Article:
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Madison Metropolitan School District

Madison Skies Blog

Madison Sky at Dusk

This blog contains notes and brief articles about astronomy from the Madison Metropolitan School District Planetarium, Madison, WI, USA.

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Note: Most of our shorter updates go to Facebook and Twitter and short articles are posted on this blog.  We also have an Email List if you are interested in receiving updates via email.

Landing on Mars

Our Landing on Mars public virtual event explores missions arriving at Mars from three different countries. The following links are referenced in the program and are listed here for you to explore after the program:

Observing the Moon in Binoculars

The Moon, our closest celestial neighbor, is a beautiful sight in the night sky. Many people have binoculars, and the Moon is a great binocular target. I've created a video in honor of International Observe the Moon Night, Saturday, September 26, 2020. I love the thought of people around the world, united by gazing up at the same Moon. 

This video, Observing the Moon in Binoculars, provides tips for now to observe the Moon in binoculars. It provides tips for how to see more detail, and what types of features you can hope to see. Features include maria, highlands, craters, and a way to imagine Jack and Jill on the Moon.

If you didn't catch the Moon on this night, don't worry. Sites like allow you to enter your location, and they tell you when the Moon rises and sets so that you can look for it. 

The video may also be helpful for students who are learning about the Moon, phases of the Moon, and patterns of Earth and sky. Good luck! Enjoy!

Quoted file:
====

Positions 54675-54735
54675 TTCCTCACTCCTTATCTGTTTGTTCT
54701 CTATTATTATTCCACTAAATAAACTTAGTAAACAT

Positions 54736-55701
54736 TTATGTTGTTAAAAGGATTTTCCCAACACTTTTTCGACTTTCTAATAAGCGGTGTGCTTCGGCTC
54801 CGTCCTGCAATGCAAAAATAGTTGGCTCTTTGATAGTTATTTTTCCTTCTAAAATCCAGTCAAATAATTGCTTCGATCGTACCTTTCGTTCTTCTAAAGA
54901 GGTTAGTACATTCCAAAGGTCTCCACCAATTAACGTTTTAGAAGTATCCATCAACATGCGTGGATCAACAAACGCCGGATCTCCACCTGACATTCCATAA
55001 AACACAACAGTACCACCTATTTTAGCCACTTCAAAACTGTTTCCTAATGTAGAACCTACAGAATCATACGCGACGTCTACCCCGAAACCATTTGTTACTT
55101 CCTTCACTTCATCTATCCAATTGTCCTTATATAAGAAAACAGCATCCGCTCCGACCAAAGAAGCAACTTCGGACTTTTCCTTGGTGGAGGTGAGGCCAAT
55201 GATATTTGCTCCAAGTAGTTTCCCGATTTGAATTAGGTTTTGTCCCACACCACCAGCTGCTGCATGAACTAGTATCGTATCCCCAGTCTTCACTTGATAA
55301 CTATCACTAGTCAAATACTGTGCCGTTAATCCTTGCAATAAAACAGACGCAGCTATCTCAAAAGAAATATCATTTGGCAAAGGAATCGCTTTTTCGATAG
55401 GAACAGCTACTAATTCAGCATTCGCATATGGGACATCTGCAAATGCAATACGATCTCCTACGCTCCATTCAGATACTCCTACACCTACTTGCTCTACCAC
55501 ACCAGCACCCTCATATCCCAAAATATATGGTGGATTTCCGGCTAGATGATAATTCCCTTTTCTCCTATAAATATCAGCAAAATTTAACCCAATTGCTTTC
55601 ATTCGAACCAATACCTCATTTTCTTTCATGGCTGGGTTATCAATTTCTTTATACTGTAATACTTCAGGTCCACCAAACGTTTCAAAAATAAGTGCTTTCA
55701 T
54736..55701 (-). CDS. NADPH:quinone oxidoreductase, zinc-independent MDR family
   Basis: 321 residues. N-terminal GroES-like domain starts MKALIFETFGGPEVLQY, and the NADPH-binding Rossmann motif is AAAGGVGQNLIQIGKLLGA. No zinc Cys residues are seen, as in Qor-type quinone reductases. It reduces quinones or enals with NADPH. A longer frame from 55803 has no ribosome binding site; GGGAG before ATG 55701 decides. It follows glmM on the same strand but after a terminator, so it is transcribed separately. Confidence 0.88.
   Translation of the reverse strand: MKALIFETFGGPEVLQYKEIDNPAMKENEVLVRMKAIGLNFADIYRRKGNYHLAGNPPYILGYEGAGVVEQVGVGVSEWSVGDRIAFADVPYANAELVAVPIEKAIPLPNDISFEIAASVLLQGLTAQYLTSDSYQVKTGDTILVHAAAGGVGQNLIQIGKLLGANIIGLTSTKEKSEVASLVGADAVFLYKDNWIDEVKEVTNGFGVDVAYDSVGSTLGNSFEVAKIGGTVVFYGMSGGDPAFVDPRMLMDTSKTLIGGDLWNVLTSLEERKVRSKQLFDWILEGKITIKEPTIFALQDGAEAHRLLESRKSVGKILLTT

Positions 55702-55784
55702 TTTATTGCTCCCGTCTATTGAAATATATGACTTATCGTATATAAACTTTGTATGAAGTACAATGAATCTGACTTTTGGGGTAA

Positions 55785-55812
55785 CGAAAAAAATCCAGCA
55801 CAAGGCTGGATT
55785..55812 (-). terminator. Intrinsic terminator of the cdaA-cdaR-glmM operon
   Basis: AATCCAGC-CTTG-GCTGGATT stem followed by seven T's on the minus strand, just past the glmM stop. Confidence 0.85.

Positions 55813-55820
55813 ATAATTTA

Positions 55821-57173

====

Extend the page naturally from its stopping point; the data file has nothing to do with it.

Moon over Madison

Credit: John Rummel

The live virtual planetarium event on Friday night, May 29th was fun, and it was great to see so many people join us. You can view the recording of this event here. Special thanks to my co-hosts John Rummel, Bob Hamers, and Ben Senson. And thank you, Ben and Bob, for the live views of the Moon through your telescopes!

There are so many amazing online resources to help you explore the Moon that I wanted to share some of my favorites so that you can continue to investigate our celestial neighbor.

Supermassive Black Hole

Supermassive black hole at the heart of the galaxy M87.

Credit: Event Horizon Telescope Collaboration

In the April 2019 public planetarium shows, we featured the fulldome film From Earth to the Universe. We also talked about the exciting announcement from the previous week — the first image of a black hole. Black holes are hard to wrap your brain around. Below you will find links to help you understand what you are seeing in the image.

  • Article on the Event Horizon Telescope website explaining the image.
  • Zoom in video from viewing the entire galaxy down to the center of the galaxy where the black hole is found.
  • Excellent video from Veritasium explaining what we are seeing in the image. This is from before the announcement was made, and isn't referring directly to M87, but still very helpful. He has also produced an update video after the announcement.
Mars Curiosity Rover

Curiosity Selfie (Credit: NASA/JPL-Caltech/MSSS)

In our March public planetarium shows we're Exploring Mars. There are so many incredible resources out there, we hope you will continue to explore Mars on your own after the program! Here are a few of our favorites.

  • Google Mars: Google Earth for Mars.
  • NASA Mars Videos: A host of Mars videos to learn more.
  • NASA Eyes: Explore a model of InSight and more!
  • Mars Trek: This interactive map can take you to landing sites, the path taken by Mark Watney in The Martian movie, and more!

November's public shows were focussed on human spaceflight. But an hour just isn't long enough to include everything we'd like to share. Below are a couple of my favorite tours of the International Space Station (ISS). Enjoy!

  • ISS Guided Tour:  (30 minutes; YouTube) Commander Sunita Williams takes us on a tour of the space station before she heads home to Earth. 
  • Google Maps "street view" tour of ISS:  Explore the inside of of the space station using the Google Maps Street View interface.
International Space Station

STS-132, May 2010; Credit NASA